Colour patterns are ubiquitous in nature, and play an important role in camouflage, social behaviour and protection from ultraviolet irradiation. Organisms create a remarkably diverse repertoire of colour patterns by using either pigmentation or structural colours (interaction of light with structured materials), or by a combination of the two. The alternating blue stripe and yellow interstripe pattern of adult zebrafish (Danio rerio) is a leading model system for vertebrate colour pattern formation (Fig. a). The cells within the blue stripes include black pigment-containing melanophores; cells in the yellow interstripes include orange pigment-containing xanthophores; and both blue stripe and yellow interstripes contain specialized light-reflecting cells called iridophores (Fig. a). The previous model for the iridophore’s role in the zebrafish skin colour formation links pattern establishment and reiteration to changes in iridophore morphology (cuboidal vs stella), proliferation, and migration[1-3].
Figure: blue stripe vs yellow interstripe iridophores have distinct crystal morphologies, ultrastructural organisations and optical properties. a. An adult zebrafish showing yellow interstripes with intervening blue stripes. b-c. Iridophores in blue stripe region, viewed by incident illumination (b) and high pressure–frozen, freeze-fractured cryo-SEM (cryo-SEM, highlighted in pseudo blue). Inset in b shows a TEM micrograph of a crystal isolated from the blue stripe. d. Simulated reflection (black) and measured reflection (red) from a blue stripe iridophore. e-f. Iridophores in yellow interstripe region viewed by incident illumination (e) and cryo-SEM (highlighted in pseudo yellow) (f). Inset in e shows a TEM micrograph of a crystal isolated from the yellow interstripe. g. Simulated reflection (black) and measured reflection (red) from a yellow interstripe iridophore.
A key prediction of the above model is that some iridophores from the yellow stripe transform and migrate out to adopt a new stella morphology and arrangement. In testing this prediction, using time lapse fluorescence imaging, we found that individual iridophores did not migrate out from the yellow interstripe to the blue stripe. Instead, iridophores assumed a particular morphology at the time of their differentiation according to the presence or absence of a different pigment cell, melanophores, and this morphology remained fixed thereafter. We used a combination of cryogenic scanning electron microscopy and synchrotron-based in situ micro-X-ray diffraction to determine the intracellular architecture of the iridophores. We found that iridophores originating from different regions, exhibited distinct organisations of guanine-reflecting platelets; iridophores from the stripe had smaller reflecting crystal platelets that were uniformly stacked and oriented (Fig. b-d), whereas those from the interstripe had larger crystal platelets that were disordered (Fig. e-g). The colours of these cells differed as well: iridophores in the stripes were blue (Fig. d) and iridophores in the interstripes were silvery-yellowish (Fig. g). Importantly, these differences were autonomous properties of the cells, not a consequence of pigments contained in other pigment cells with which iridophores associate.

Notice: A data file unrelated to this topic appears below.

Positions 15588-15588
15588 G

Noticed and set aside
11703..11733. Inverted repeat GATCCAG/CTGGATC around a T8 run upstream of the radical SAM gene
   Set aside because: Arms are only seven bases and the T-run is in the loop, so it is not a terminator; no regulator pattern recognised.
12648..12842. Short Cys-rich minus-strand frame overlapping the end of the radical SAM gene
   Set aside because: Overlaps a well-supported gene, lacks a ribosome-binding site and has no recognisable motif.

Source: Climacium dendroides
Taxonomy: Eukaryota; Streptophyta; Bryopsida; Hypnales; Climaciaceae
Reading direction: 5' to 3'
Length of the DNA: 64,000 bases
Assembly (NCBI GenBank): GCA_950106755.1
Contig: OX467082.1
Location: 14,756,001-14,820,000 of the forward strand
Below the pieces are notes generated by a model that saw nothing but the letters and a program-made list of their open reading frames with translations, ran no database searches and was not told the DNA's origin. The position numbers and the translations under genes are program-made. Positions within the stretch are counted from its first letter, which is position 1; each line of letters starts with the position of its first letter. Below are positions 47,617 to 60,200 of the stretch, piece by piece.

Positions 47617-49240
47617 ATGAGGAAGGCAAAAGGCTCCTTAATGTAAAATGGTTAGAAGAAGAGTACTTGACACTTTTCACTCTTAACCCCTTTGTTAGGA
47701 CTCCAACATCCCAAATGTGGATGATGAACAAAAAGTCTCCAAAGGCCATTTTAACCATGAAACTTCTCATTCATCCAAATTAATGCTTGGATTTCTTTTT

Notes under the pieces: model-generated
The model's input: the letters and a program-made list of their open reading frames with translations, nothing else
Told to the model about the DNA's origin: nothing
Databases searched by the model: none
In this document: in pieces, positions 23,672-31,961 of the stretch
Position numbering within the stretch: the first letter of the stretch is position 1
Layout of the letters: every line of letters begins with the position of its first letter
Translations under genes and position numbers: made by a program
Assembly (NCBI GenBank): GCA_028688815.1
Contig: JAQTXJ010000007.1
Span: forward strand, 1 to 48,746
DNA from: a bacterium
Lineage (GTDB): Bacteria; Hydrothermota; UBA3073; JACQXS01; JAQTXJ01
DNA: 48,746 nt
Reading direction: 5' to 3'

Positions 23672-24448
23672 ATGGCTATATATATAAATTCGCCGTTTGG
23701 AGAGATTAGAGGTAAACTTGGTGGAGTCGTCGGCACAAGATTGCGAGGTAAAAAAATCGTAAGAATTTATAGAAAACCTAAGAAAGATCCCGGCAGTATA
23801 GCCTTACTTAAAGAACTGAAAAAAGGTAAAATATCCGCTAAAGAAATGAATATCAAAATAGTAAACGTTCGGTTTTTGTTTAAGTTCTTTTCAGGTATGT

Furthermore, using single cell RNA-sequencing, we found that interstripe and stripe iridophores had distinct transcriptomic states, with several hundred loci which were differentially expressed.
While light-reflecting iridophores were identified many years ago, how their intracellular crystals differ in structural organisation and control pathways to enable diverse optical functionalities has remained enigmatic. Our findings have helped clarify this conundrum. Our structural analysis of crystals from stripe and interstripe iridophores revealed significant differences in crystal architecture that likely underlie the distinct light-reflecting characteristics of the cells. In addition, differentially expressed genes in stripe and interstripe iridophores observed by single cell RNA-sequencing suggested the two iridophore types had divergent functional properties. Indeed, we found differences in each iridophore type’s physiological responsiveness to stress (mediated by norepinephrine), which correlated with different expression patterns of receptors for norepinephrine (i.e., beta-androgenic receptors). Variances in pathways related to the cytoskeleton were also seen between stripe and interstripe iridophores (including those related to the assembly and activity of actin, intermediate filaments, and microtubules), which could impact crystal architecture and responsiveness.
In conclusion, our data reveal that skin patterning in zebrafish involves distinct iridophore types that differ in cellular architectures, optical properties and physiological responsiveness. Furthermore, these distinct iridophore types arise in stripe and interstripe by in situ differentiation.
The support of the HFSP fellowship was essential to the success of this project as it enabled me to change my research focus from working on the chemical and optical aspects of structural colours to cell and molecular biology aspects of this phenomenon. The flexibility of the fellowship also allowed me to form fruitful collaborations, whose interdisciplinary sets of tools and approaches were critical to the success of this project.
A short video showing the zebrafish skin colour pattern changes in response to norepinephrine.